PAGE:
The Custodial Accounting Project (CAP) This project has been revised to focus on specific releases which will address statutory financial reporting requirements and may initially benefit operating divisions to a limited extent.  It will implement a single, integrated data repository of taxpayer account information, integrated with the general ledger and accessible for management analysis and reporting. The total functionality of the CAP will be implemented in three releases.  CAP Release 1 relates to data of individual taxpayers, CAP Release 2 relates to business taxpayers, and CAP Release 3 relates to the establishment of the Collection subledger.

The Automated Trust Fund Recovery (ATFR) System – This project provides the capability to systematically upload assessments from Area Offices and properly cross-reference payments received for assessments made.  It replaces manual processes and ensures compliance with requirements and accounting standards.  The ATFR Phase I will automate the calculation of the penalties and assessment process, Phase II will automate the cross-referencing process, and Phase III will centralize all recovery cases into one compliance center.

The Complex Interest Quality Measurement System – This project initiates a review process to reduce errors in calculating interest, develops a database to monitor and measure accuracy, and implements a software package to provide functionality and automate net rate interest adjustments as well as all other necessary interest computations.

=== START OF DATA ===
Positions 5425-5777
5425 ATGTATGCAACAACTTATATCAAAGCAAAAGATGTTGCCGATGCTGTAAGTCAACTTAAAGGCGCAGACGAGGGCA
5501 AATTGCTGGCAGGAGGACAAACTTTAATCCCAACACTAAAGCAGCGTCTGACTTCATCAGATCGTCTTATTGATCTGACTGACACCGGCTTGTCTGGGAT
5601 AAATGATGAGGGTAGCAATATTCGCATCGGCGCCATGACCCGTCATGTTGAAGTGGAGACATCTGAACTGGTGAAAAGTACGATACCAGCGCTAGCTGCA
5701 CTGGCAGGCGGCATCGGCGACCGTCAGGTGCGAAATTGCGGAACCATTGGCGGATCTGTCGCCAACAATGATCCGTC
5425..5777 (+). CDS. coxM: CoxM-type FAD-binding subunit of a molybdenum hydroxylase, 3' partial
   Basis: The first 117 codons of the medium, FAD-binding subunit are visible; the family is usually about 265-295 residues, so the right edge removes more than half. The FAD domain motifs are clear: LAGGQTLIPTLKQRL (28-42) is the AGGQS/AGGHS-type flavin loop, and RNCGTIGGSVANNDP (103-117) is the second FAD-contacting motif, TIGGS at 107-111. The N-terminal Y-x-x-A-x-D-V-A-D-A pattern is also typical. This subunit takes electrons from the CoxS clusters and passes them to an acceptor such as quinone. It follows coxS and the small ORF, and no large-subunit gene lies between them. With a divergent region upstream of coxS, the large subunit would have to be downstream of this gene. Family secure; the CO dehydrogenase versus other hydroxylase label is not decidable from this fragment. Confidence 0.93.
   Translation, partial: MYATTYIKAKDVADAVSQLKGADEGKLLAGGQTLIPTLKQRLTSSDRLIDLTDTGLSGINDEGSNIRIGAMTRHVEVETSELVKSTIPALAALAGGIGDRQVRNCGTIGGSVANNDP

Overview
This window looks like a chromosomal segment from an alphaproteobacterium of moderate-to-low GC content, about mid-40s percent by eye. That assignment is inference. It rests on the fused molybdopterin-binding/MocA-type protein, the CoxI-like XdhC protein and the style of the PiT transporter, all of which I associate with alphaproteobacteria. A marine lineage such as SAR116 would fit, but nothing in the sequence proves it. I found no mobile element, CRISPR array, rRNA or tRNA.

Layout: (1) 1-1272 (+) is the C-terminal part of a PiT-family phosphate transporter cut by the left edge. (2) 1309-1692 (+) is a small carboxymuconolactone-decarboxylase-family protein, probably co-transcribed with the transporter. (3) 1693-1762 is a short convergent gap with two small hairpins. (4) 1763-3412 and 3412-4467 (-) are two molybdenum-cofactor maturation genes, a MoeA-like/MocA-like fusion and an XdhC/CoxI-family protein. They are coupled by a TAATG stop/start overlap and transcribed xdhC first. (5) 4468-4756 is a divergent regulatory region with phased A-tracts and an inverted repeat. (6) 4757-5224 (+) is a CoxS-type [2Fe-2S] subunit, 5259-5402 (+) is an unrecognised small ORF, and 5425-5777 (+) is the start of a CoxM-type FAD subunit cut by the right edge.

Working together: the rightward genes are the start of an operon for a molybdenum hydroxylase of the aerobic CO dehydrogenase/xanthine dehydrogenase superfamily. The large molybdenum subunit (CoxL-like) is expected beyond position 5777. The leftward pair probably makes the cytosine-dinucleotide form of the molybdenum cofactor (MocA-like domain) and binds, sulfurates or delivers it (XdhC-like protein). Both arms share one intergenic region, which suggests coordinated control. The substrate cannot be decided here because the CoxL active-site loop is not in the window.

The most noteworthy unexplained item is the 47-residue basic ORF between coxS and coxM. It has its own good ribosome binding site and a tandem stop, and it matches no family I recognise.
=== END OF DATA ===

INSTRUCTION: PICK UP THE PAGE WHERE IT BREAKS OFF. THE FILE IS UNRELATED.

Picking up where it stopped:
Security – This project addresses internal control deficiencies cited in various audits; initiates efforts to expand deterrent controls implemented at campuses, field offices, and post-of-duty offices to ensure uniformity and consistency; develops appropriate means through which the IRS can carry out periodic reviews of the effectiveness of policies and procedures, along with the means to address security breaches; updates access control standards to reflect changes in technology and operating environments; provides computer security training to personnel; and conducts computer security self-assessment reviews that identify and reduce vulnerabilities on a proactive basis.

 

Appendix V

 

Management’s Response to the Draft Report

 

The response was removed due to its size.  To see the response, please go to the Adobe PDF version of the report on the TIGTA Public Web Page.